Officers have some discretion to turn the camera off during an encounter. An officer may turn off their body camera if an encounter with a tourist asking for directions seems to be going smoothly, but they may leave it on if the person is intoxicated, for example, Jenny said.
Lt. Brian Campagna, who oversees the body camera program, said after Jenny’s presentation that body cameras can be worn by plain-clothes officers. Officers no longer have to ask people to come into the station for a videotaped interview and can meet people at home or the office.
Campagna said it is too soon to be able to tell whether there has been a reduction in complaints against officers.
Paul Moyer picked up a few trashy items from the side of the road and with that simple act made Napa Valley look more like the wine country paradise it’s supposed to be.
“I’ve found all kinds of beer bottles and wine bottles this morning,” said Moyer, who is president of the Kiwanis Club of Greater Napa. “They were all here along the road.”
The Kiwanis Club is bugged enough by litter bugs to declare war on litter. It is among the 27 groups that have adopted a total of 31 stretches of rural county roads to keep clean under the Napa County Adopt-a-Roadside program.
A mile-long stretch along Dry Creek Road from near Alston Park to Orchard Avenue is the Kiwanis’ trash removal domain. Members were out in force on a rain-and-shine morning in early December, as they are once every three months.
“It’s not hard work,” said member Mark Vinella, who was armed with a metal mechanical litter grabber that removed the need to bend down. “You’re doing some good. And the residents appreciate it.”
Dry Creek Road wasn’t awash in trash on this particular morning. The wrappers, bottles and other small pieces of garbage didn’t leap to the eye at the first glance, but could be hunted out with a little effort.
Vinella has seen an improvement. He said the cumulative Kiwanis effort over time has tamped down the trash.
Maia Manzagol was one of several Napa High School Key Club members who joined the effort. She has picked up litter elsewhere in the county and sees evidence that the Kiwanis’ long-term effort on Dry Creek Road is paying off.
“This is definitely not as much trash (here) as in other places,” she said. “That’s good.”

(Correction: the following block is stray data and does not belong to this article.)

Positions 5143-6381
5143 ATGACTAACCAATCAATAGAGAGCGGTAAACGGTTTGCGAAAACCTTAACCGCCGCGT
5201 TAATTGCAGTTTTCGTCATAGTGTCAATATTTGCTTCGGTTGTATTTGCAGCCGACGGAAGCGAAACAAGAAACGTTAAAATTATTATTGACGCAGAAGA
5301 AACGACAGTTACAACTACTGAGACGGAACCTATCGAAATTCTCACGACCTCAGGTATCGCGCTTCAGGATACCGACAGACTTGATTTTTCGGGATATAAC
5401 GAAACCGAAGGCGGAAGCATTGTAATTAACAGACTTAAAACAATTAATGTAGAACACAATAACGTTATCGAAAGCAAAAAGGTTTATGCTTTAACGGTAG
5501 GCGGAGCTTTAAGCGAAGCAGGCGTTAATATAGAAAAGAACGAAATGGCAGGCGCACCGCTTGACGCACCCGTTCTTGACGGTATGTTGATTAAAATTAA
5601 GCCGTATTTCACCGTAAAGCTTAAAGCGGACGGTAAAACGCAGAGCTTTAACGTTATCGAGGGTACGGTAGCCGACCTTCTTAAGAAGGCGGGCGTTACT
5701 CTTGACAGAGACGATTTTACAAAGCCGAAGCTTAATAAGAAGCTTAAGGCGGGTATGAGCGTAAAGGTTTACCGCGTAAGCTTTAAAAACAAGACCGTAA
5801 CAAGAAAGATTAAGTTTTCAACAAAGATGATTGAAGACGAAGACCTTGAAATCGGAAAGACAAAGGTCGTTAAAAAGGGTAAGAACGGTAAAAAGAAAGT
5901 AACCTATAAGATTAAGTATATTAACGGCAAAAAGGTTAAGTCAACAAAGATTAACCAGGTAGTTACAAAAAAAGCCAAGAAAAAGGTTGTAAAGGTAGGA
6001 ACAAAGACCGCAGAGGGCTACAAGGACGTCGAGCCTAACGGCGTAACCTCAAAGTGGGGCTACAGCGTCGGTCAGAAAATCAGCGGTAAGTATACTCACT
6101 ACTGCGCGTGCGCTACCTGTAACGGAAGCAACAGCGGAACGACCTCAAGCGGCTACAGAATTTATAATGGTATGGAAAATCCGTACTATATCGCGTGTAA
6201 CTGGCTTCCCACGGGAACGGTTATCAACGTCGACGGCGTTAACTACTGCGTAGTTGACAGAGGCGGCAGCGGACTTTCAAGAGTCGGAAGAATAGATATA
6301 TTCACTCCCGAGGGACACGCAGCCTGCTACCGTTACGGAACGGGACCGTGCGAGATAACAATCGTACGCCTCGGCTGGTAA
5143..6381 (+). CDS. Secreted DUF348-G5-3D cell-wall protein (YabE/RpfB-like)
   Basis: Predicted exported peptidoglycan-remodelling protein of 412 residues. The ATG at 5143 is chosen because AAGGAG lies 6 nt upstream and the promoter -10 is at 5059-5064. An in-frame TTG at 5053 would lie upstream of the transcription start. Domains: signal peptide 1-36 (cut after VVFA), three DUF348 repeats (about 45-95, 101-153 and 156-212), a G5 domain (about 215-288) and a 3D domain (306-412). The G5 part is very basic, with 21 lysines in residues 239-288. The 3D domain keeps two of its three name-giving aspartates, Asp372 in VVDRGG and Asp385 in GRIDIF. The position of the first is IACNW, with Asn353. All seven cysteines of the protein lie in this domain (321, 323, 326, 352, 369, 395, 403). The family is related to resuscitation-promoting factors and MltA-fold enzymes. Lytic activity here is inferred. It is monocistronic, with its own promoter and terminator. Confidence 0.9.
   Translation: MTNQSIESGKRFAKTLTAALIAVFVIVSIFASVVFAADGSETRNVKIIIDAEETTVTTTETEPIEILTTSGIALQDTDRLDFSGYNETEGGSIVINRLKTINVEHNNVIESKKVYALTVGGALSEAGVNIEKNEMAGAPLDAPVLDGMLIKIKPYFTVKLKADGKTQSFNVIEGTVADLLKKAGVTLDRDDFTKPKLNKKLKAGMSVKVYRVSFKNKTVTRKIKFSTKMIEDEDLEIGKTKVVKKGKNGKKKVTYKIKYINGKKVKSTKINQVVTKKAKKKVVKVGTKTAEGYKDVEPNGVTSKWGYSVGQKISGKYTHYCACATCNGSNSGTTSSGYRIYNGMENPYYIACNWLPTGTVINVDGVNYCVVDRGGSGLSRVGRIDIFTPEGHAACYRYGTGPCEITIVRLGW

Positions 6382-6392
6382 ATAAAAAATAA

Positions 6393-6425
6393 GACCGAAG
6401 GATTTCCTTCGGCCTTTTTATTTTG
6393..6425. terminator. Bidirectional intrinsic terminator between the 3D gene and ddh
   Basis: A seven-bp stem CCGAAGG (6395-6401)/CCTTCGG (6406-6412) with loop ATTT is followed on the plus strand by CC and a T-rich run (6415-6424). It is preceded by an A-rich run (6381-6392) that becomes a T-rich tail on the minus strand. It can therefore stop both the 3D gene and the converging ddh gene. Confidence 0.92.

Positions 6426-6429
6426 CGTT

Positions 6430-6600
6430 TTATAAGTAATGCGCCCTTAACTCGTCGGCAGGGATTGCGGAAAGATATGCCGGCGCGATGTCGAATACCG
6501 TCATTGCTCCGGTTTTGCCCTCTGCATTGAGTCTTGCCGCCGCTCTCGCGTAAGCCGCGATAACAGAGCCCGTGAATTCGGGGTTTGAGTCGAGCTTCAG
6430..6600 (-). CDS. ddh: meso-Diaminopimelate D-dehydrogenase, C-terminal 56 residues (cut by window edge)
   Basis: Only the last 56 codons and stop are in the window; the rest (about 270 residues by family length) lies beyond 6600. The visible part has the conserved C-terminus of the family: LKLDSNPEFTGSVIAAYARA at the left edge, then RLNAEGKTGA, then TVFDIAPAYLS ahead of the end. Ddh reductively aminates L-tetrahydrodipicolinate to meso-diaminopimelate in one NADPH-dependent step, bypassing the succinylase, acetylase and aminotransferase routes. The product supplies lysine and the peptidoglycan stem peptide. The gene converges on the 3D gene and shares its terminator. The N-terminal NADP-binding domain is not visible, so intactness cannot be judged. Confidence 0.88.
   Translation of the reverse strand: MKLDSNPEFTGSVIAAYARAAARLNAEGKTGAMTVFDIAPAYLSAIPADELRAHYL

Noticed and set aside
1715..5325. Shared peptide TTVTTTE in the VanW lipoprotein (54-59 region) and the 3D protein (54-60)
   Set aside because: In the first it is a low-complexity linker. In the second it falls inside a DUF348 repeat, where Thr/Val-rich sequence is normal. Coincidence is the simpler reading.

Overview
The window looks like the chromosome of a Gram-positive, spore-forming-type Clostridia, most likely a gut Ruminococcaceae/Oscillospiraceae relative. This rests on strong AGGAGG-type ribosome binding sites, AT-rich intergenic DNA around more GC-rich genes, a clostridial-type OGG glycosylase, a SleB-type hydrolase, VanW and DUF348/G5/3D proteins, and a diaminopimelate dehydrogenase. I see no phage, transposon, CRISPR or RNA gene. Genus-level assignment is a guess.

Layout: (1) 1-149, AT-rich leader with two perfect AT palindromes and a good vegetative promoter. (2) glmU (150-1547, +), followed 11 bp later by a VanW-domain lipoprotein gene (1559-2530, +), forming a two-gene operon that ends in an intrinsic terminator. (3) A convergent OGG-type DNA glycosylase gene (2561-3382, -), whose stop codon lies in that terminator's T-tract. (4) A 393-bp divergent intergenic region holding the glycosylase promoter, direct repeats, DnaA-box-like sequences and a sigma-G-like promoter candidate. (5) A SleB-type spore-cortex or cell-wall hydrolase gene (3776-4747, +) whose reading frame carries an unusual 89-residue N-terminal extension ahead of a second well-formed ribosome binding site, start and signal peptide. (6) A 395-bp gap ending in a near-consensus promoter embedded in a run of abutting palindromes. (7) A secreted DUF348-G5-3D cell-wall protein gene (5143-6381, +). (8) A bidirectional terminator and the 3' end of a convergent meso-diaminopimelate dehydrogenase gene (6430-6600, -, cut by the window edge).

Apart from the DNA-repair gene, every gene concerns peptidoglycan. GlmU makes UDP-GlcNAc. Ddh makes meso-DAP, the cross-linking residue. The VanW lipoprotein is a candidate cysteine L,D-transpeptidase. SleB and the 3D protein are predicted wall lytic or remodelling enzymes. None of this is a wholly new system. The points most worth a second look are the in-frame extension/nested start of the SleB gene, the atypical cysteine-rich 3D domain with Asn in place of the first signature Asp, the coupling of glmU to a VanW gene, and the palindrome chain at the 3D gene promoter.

County Public Works Superintendent Stephen Stangland said litter on rural roads is “a big problem.”
“My belief is the majority of it is stuff that blows out of somebody’s pickup,” Stangland said. “I would say a small percentage is stuff people throw out.”
Stangland said the county doesn’t have the resources to send road crews out to pick up the small stuff like wrappers. That’s where volunteers such as the Kiwanis Club come in under the Napa County Adopt-a-Roadside program, which was established in 1992 by the county Board of Supervisors.
Among the adopt-a-road volunteers is the Eagle Cycling Club, which has patrolled a stretch of Silverado Trail for about a quarter-century. Some groups or individuals adopt multiple stretches of roads, such as Calistoga Adventist Church, which has three. Adopted road segments can be one mile to four miles long.
The adopters have their names on signs at the boundaries of their trash-collecting road segments. They get safety vests and mechanical trash grabbers from the county.
They also receive a list of county safety standards. Among them – walk and work facing oncoming traffic and don’t enter drainage structures.
“We always have openings,” Stangland said. “We don’t actively pursue groups. We generally wait for somebody to contact us. All of the information is on the county’s website.”
Some tasks are beyond the crews of litter-busting volunteers. Picking up a piece of aluminum foil is one thing, hauling off a mattress or a pile of construction waste is another.